Title:
Pulsating water and air jet structure for cleaning helmet window
United States Patent 4803979


Abstract:
An upstanding helmet window panel has a pressurized fluid manifold extending along the upper margin of the window panel including longitudinally spaced spray jet outlet structure for spray discharging fluid from the manifold onto the upper margin of the window panel at an acute angle relatively thereto. A combination of cleaning liquid (water) and gas (air) is supplied to the manifold under pressure and the water and air are discharged from the jet outlet structures in a pulsating manner with the pulsating discharges of water serving to increase the cleaning action on the window panel and forming a layer of water flowing over the panel and the pulsating discharges of air serving to form a curtain of air over the layer of water on the window to smooth out and maintain a generally constant thickness of the water layer and thus increase visibility therethrough.



Inventors:
Fischer, Edmund C. (5918 Southern Hills Dr., Houston, TX, 77069)
Application Number:
07/054804
Publication Date:
02/14/1989
Filing Date:
05/27/1987
Assignee:
FISCHER; EDMUND C.
Primary Class:
Other Classes:
2/438, 134/102.1, 134/103.2, 134/172, 134/199
International Classes:
A42B3/26; A62B18/04; (IPC1-7): A61M15/00; B08B3/02
Field of Search:
134/102, 134/172, 134/198, 134/199, 2/8, 2/438, 128/200.27, 128/200.28, 128/201.15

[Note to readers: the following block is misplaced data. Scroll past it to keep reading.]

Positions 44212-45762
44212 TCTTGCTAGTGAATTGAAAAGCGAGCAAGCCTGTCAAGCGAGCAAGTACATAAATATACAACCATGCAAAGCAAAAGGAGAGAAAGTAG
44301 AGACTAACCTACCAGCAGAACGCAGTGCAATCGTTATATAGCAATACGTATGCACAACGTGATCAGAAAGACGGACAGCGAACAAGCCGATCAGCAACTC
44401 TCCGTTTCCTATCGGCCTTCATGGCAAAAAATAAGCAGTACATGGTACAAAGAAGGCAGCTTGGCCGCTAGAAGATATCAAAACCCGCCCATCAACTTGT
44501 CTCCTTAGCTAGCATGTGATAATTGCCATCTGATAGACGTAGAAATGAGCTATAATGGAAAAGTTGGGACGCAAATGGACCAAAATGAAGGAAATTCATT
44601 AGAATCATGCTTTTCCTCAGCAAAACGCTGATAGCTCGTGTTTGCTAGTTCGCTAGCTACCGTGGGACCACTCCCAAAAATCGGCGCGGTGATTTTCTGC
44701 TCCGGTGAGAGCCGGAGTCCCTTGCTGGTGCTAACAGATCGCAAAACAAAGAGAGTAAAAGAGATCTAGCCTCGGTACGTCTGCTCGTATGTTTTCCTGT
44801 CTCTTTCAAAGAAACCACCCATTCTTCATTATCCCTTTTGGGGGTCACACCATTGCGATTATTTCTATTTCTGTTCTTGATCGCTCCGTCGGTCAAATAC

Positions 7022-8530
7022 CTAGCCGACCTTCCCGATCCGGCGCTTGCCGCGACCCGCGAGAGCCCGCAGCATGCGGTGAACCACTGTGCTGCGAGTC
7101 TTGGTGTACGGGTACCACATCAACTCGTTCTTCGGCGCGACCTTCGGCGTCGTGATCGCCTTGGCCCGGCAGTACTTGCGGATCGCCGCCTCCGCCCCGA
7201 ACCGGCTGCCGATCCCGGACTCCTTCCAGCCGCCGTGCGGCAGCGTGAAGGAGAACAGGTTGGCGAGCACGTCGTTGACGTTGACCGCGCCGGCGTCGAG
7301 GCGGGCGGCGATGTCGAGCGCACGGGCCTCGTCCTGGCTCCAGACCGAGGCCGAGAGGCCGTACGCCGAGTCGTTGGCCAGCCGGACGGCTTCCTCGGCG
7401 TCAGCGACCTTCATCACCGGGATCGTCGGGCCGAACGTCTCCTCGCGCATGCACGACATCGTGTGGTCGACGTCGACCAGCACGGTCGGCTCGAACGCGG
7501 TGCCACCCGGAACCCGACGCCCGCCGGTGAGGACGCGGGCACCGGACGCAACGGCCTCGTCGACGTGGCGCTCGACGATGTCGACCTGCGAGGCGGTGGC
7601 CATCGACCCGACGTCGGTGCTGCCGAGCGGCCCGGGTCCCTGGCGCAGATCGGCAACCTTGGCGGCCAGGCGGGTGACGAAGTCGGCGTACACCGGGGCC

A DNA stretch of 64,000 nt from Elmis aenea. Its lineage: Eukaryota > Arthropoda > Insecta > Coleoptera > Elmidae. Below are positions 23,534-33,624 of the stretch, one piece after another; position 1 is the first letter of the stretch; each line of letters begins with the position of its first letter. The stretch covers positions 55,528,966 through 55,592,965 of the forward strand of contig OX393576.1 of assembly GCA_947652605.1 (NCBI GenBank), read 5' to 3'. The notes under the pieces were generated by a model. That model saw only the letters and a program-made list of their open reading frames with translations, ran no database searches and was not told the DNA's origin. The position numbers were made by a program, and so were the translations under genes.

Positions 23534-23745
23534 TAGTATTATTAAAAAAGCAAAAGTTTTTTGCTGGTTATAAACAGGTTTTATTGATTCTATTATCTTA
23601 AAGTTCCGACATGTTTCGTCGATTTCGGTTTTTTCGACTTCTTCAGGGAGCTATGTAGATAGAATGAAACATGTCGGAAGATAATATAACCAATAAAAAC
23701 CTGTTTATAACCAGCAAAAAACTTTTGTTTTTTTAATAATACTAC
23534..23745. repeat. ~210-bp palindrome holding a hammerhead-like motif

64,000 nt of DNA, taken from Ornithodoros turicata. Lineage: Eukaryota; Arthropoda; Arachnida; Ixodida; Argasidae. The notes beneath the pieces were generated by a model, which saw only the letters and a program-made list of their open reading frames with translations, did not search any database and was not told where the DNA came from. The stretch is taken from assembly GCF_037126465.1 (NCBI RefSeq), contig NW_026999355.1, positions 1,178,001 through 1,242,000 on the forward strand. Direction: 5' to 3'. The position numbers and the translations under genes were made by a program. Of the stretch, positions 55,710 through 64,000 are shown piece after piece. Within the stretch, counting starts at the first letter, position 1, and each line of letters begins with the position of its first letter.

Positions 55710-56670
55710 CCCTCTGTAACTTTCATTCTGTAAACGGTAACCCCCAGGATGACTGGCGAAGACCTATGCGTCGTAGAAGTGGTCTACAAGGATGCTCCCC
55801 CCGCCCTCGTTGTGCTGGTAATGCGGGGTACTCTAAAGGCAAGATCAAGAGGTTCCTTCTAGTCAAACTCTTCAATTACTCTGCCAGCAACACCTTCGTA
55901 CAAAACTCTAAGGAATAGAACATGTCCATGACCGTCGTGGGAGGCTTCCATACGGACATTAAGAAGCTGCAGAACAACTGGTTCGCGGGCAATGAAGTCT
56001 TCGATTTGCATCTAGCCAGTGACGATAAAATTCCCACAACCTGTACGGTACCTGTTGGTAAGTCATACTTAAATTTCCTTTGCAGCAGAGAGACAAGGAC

View Patent Images:
US Patent References:
4369782Eyewashing apparatus1983-01-25McGee2/410
4150681Visor mounted washer for goggles1979-04-24Howarth, Jr.134/172
3605766N/A1971-09-20Carlani, Jr.2/438
3434882APPARATUS AND METHOD FOR CLEANING FIXED WINDOWS1969-03-25Carolin134/102
3231897Goggle construction1966-02-01Woolfolk, Sr.2/438
2971196Goggles with attached washing means1961-02-14Howell2/438
1881192Sand blast helmet and ventilating means1932-10-04Hull128/201.15



Foreign References:
FR1098537A1955-08-01128/200.27
Primary Examiner:
COE, PHILIP R
Attorney, Agent or Firm:
FLEIT, JACOBSON, COHN & PRICE (THE JENIFER BUILDING 400 SEVENTH STREET, N.W., WASHINGTON, DC, 200042201, US)
Claims:
What is claimed as new is as follows:

1. A helmet including a forward facing window panel for forward viewing by a wearer of the helmet from therewithin and wherein the window panel includes at least one major dimension margin, a plurality of spray jet means supported from said helmet and spaced along said margin for discharging spray jets of fluid therefrom onto said margin at an acute angle thereon for directing the discharged fluid across said window panel toward the opposite margin thereof, means for supplying a fluid mixture comprising air and water under pressure to said spray jet means, said helmet including an air supply line to which air under pressure is supplied and which opens into the interior of said helmet for admitting ventilation and breathing air into the interior of said helmet.

2. The helmet of claim 1 wherein said one major dimension margin comprises an upper transverse margin of said window panel.